HAVANA (Reuters) - Cubans are building private food distribution networks from the farm through to retail outlets as communist authorities gradually dismantle the state’s monopoly on the purchase and sale of agricultural products.
The country’s first wholesale produce market is up and running on the outskirts of Havana and across the island farmers report they are selling more of their goods directly to customers, ranging from hotels to individual vendors.
Those involved say the change is speeding the flow of food to market, helping end longstanding inefficiencies that often left crops to rot in fields and putting more money in the pockets of producers.
“We purchased two old trucks this year, in part to deliver produce to our state clients in Camaguey,” said the president of a cooperative near the city in central Cuba.
“A few years ago we had to sell everything to the state, which then sold it to our clients a few days later. Now it arrives fresh and we keep the 21 percent profit that went to the state wholesaler,” he said, asking to remain anonymous.
Private trucks, some dating back to the 1950s and beyond, clatter into cities and towns delivering goods to kiosks and stalls run by private farm cooperatives or their surrogates.
In eastern Santiago de Cuba, the trucks roll into retail markets where private food vendors, who roam the streets with horse-drawn wagons, push and tricycle carts, gather to buy.
With the country importing around 60 percent of its food and private farmers outperforming state farms on a fraction of the land, authorities are gradually deregulating the sector and leasing fallow land to would-be farmers.
At the same time private truckers and vendors are being licensed as part of an opening to small businesses, with 400,000 people, including employees, now working in what’s called the “non-state” sector.
It is slow going, with farm output up just a few percentage points since President Raul Castro, who replaced his ailing brother Fidel in 2008, began agricultural reforms as part of a broader effort to “modernize” the Soviet-style economy.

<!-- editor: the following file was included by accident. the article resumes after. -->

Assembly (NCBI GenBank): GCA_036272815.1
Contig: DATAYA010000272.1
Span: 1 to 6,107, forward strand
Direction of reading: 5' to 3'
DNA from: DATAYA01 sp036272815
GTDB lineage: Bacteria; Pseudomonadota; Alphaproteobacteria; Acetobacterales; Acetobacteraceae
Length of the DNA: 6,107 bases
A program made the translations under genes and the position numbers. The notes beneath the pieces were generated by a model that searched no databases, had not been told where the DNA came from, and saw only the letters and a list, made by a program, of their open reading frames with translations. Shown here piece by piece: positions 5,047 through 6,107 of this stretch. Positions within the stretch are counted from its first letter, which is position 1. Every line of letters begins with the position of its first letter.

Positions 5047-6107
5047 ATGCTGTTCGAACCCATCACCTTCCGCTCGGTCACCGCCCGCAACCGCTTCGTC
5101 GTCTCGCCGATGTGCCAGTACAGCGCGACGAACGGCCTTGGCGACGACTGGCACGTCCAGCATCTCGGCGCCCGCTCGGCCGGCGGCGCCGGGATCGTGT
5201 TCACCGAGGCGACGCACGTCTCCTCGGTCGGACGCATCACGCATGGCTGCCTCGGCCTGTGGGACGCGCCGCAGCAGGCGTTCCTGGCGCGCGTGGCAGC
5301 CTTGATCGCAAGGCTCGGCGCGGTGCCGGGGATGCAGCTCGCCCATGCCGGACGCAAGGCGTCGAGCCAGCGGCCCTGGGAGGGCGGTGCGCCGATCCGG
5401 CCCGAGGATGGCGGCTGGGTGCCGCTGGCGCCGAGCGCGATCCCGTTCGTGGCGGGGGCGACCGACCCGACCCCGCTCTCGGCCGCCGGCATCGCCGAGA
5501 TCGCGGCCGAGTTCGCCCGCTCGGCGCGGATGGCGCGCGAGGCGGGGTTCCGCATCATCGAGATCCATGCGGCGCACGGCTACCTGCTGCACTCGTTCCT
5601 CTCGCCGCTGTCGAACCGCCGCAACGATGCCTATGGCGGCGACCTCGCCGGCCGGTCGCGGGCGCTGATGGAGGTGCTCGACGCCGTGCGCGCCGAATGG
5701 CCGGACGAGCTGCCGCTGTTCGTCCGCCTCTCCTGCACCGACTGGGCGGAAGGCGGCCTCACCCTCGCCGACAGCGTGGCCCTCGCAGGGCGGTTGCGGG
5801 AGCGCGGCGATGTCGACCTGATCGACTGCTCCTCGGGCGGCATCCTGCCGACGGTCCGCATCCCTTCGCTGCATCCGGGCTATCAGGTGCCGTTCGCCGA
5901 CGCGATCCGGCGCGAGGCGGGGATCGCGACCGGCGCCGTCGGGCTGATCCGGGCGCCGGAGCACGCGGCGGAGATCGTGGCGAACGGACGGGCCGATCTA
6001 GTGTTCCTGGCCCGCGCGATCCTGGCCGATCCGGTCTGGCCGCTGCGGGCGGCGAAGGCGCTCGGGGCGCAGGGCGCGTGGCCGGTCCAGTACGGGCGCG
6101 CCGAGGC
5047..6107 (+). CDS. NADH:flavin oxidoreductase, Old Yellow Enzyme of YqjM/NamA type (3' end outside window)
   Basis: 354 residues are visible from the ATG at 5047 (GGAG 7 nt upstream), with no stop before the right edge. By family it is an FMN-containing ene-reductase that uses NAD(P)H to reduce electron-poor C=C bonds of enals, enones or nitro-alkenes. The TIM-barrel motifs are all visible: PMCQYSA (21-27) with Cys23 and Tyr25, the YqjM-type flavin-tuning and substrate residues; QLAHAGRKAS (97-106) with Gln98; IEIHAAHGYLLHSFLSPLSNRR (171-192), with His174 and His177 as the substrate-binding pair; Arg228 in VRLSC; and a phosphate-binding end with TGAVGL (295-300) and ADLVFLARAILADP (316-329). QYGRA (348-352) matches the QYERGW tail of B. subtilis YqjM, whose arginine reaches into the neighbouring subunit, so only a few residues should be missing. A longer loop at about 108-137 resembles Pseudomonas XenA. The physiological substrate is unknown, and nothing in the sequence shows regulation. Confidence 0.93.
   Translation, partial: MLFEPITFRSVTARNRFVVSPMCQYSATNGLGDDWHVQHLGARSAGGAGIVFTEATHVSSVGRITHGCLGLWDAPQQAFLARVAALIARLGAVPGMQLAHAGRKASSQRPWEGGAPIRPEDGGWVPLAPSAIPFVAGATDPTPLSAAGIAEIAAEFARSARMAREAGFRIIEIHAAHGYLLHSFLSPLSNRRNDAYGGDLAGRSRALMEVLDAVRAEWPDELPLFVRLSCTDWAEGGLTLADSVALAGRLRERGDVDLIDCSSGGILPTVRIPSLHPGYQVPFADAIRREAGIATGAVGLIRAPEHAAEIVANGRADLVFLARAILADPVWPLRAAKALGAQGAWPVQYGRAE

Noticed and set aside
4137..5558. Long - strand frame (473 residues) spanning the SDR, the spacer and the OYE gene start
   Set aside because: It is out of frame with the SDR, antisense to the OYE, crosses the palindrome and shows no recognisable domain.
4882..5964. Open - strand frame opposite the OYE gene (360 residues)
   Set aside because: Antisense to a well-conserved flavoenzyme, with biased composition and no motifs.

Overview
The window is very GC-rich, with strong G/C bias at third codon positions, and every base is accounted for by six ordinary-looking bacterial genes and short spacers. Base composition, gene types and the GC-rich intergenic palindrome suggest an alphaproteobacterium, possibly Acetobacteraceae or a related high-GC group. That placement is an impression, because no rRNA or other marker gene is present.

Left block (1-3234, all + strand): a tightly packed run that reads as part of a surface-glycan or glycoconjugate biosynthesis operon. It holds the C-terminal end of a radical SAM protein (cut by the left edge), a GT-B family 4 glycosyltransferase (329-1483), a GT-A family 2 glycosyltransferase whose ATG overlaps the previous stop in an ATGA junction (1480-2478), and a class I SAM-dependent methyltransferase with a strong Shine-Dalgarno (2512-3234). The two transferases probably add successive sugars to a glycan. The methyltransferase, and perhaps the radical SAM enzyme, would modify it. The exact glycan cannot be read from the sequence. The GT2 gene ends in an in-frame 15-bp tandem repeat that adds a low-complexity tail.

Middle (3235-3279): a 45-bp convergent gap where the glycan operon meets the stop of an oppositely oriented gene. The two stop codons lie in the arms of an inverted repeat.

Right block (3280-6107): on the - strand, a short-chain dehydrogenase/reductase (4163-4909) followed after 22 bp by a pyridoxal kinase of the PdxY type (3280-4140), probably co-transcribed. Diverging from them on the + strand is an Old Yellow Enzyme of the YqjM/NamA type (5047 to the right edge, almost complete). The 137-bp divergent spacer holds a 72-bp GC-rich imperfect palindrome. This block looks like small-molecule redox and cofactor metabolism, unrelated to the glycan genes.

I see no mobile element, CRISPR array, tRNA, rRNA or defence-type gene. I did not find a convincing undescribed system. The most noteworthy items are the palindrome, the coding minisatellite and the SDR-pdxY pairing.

Local farmers and experts say resistant bureaucrats, cautious leadership, the state’s continued monopoly on farm inputs and a lack of financing are holding up growth.
Yet, deregulation is gradually taking hold and private supply chains, whose participants were once labeled “parasitic middlemen” and even criminals by authorities, are emerging, now with the state’s blessing.
“The farmers harvest all this in the mornings, put it in sacks and weigh it, then truckers bring it in,” said purchaser Ariel Gonzales, leaning on his tricycle cart loaded with onions, garlic, carrots and other items at the Havana wholesale market.
“The food arrives the same day, it’s all fresh and at 50 percent or less of retail prices,” Gonzalez, who delivers to three small Havana retail outlets, said.
“Of course, when it rains this all turns to mud. You would think the government would pave it,” he said. “After all, we are feeding Havana.”
Five years ago 85 percent of all food produced in the country was contracted and sold by the state. By last year it had fallen to below 60 percent, according to the government. Within a few years it is expected to bottom out at around 35 percent, mainly root vegetables, grains and export crops.
“These are products not included in any contract with the state. You can sell them freely,” said Homero Rivero, a small farmer turned part time trucker and wholesale vendor as he supervised the unloading of sacks of cucumbers, crates of tomatoes and other vegetables from a vintage Ford truck.
Hundreds of purchasers swarm the area bidding for the goods, often accompanied by strapping young men with tricycle carts hired to move the produce to waiting vehicles.
Rivero’s old Ford was one of many similar vintage vehicles piled with fruit, garden and root vegetables late Tuesday afternoon, even as dozens more waited to enter the makeshift market on an unpaved lot at the edge of the Cuban capital.
The market opens in the afternoon and runs into the late evening.
The scene is chaotic and crude and the trucks and carts decrepit, reflecting the precarious state of the country’s agricultural infrastructure.
“The law is that there is no law, you can do what you want with these products,” said Rivero, who is from the adjoining province of Mayabeque.
Cuba’s capital is home to 2.1 million people, 20 percent of the country’s population and is far wealthier than other cities.
Trucks arrived from all over the island, for example hawking pineapples and oranges at 7 pesos and 2 pesos each from Matanzas, 70 miles to the east, compared with the local retail price of 15 pesos and 4 to 5 pesos respectively.
Jaimito Alvarez, who comes into Havana every 10 days from Pinar del Rio, 100 miles to the west, said before the produce was often wasted.
“Before, if you produced more than planned, you were lucky if the state picked it up. Private food sales were forbidden and usually some of your crop rotted in the fields or was fed to the pigs,” Alvarez said.
Reporting by Marc Frank; Editing by Jeff Franks and Vicki Allen